"You know they come, but you don’t really see them. You know they’re in the rink, but you’re not focused on the people in the stands. However, you know you’re under the microscope during your draft year," he said, adding that he turns to his already-drafted teammates for advice. "You ask them questions — whatever you can do to better yourself. The biggest thing, like everyone says, is to have fun out there. Keep doing what got you to this point and enjoy the moment."
Despite growing up in the Niagara Falls area, Maidens doesn’t consider himself a fan of either of the nearby NHL squads — instead, he looked a little further West for inspiration.
"[The Buffalo Sabres] were never my team, but I would go watch the games," he explained. "But being in the area you kind of just went for Toronto. Family members would cheer for them all the time.
"But my team was Calgary — I was a little mad when they traded [Dion] Phaneuf to Toronto."
Whichever team drafts the center will pleased if he can live up to the example set by his hockey idol — the Flames’ long-time captain.
"Since I liked Calgary, I always loved watching [Jarome] Iginla play. I loved how he was good at just every area of his game, that he was a great team player, and guys looked up to him," Maidens said. "I model my game a bit like him in that I try to be a leader and do all the things right to help the team succeed."
Maidens was picked fourth overall in the 2010 OHL draft. This year, he’s already been ranked 13th by ISS for the upcoming NHL draft. He’s won gold at the Ivan Hlinka. And if the call comes for the Canadian World Junior squad, he’ll be happy to answer.
"Watching [the World Junior Hockey Championship] when you’re a kid, it’s always your dream to play there, so definitely — I’m a competitive player — I’m going to do what I can to somehow, someday get that chance to play in that tournament," he said.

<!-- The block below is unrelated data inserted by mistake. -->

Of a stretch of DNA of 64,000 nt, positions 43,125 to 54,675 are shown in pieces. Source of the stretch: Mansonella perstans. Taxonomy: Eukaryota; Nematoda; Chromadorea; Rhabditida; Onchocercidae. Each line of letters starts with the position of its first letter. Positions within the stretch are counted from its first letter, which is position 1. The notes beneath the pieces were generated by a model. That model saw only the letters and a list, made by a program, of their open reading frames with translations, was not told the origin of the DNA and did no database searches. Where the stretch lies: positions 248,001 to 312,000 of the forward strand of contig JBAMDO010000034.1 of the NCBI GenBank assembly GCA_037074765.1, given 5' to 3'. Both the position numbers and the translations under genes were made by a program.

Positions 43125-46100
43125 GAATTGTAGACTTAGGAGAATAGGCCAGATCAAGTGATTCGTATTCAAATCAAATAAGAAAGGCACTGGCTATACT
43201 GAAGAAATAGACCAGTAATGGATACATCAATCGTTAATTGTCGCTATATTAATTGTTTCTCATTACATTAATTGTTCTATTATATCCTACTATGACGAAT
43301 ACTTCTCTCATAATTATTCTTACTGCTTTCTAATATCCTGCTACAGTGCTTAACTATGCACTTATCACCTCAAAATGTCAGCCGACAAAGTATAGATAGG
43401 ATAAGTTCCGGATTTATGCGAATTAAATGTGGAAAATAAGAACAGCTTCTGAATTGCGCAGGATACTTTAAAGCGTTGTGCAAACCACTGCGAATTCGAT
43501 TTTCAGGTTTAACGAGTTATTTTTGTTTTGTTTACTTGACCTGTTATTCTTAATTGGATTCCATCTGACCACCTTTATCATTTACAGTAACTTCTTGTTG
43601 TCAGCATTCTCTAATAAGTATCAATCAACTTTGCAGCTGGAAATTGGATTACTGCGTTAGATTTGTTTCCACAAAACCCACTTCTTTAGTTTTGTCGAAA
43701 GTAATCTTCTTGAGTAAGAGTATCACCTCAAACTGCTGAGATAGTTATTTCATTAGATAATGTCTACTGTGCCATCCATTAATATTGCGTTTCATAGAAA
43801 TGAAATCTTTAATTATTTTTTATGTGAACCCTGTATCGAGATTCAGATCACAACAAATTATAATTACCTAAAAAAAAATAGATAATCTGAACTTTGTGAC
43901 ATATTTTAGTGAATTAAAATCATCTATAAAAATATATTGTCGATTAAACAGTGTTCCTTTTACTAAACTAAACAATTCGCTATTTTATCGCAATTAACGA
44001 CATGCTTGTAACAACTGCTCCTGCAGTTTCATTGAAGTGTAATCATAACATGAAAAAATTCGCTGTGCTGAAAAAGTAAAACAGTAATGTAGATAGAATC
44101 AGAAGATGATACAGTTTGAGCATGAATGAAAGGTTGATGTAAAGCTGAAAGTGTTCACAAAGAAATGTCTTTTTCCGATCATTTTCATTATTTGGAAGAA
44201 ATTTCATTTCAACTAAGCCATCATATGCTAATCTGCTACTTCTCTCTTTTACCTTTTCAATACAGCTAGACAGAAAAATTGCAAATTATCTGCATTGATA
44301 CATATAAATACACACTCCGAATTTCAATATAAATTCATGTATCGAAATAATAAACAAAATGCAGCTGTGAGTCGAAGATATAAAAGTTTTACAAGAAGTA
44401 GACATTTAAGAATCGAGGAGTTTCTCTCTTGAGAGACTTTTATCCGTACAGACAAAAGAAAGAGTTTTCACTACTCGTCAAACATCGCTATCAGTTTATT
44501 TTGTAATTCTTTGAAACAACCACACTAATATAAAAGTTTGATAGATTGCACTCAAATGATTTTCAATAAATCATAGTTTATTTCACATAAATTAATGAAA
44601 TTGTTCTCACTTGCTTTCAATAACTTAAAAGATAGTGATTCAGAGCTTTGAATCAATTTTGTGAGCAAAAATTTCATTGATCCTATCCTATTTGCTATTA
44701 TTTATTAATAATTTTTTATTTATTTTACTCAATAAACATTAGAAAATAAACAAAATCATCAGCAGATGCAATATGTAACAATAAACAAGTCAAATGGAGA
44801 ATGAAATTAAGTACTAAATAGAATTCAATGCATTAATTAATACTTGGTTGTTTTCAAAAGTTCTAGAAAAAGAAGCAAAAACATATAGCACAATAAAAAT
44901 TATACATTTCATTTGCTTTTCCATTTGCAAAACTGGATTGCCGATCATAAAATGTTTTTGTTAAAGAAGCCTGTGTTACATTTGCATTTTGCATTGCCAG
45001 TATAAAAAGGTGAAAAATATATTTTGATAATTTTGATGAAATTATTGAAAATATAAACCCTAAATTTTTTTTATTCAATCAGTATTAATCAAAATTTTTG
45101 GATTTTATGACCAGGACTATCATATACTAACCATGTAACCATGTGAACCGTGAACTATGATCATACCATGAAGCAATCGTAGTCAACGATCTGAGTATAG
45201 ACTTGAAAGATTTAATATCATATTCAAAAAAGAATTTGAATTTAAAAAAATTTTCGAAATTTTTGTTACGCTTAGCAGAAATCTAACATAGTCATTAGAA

According to his coach, one of the things he needs to work on — and has been working on — is consistency. "Just the consistency in his game and the details: winning battles, keeping his feet moving, getting the shots off his stick a little bit quicker, and attacking the net down low," Ireland explained. "He’s a big body who could be a good power forward and I think that if he learns to take the puck to the net and create some more opportunity, then I think he’s going to see his opportunity for scoring chances increase."
Maidens also takes every opportunity to learn from others and apply it to his game.
"Just being [at the Ivan Hlinka tournament] and seeing a different place like that and being on the rink and playing against guys that you really never heard about because you’re used to playing guys around [Ontario], seeing the skill level there — it’s just something else," Maidens explained. "The guys on Team Canada were just awesome. You can always learn things when you’re in a game.
"At this point, we’ve played so much hockey over the years that it’s tough to learn something new that you haven’t seen before. But what’s important is improving the little things in your game that will help you be a better player."
Including the importance of off-ice training. "In minor hockey, you just kind of go to the rink and play your game," Maidens said. "What I learned from last year — even while I was out with the injury — is the importance of stretching and keeping your muscles ready for a game. You also learn about nutrition and the importance of eating properly so that everything stays strong."
While the Attack have started slow this year, Maidens will have plenty of opportunity to lead this squad — playing in all facets of the game and serving as a key part of the squad’s power play. He’s sure to hear his name called at the NHL draft and likely will play in many exciting games in the future.
But with such a memorable moment already in his highlight reel, will he ever be able to surpass it? He’s already taking his coach’s effort-equals-results philosophy to heart.
"I don’t know — it will be pretty hard to top," Maidens said. "But I also don’t expect those individual things. Just work hard and the moments will come."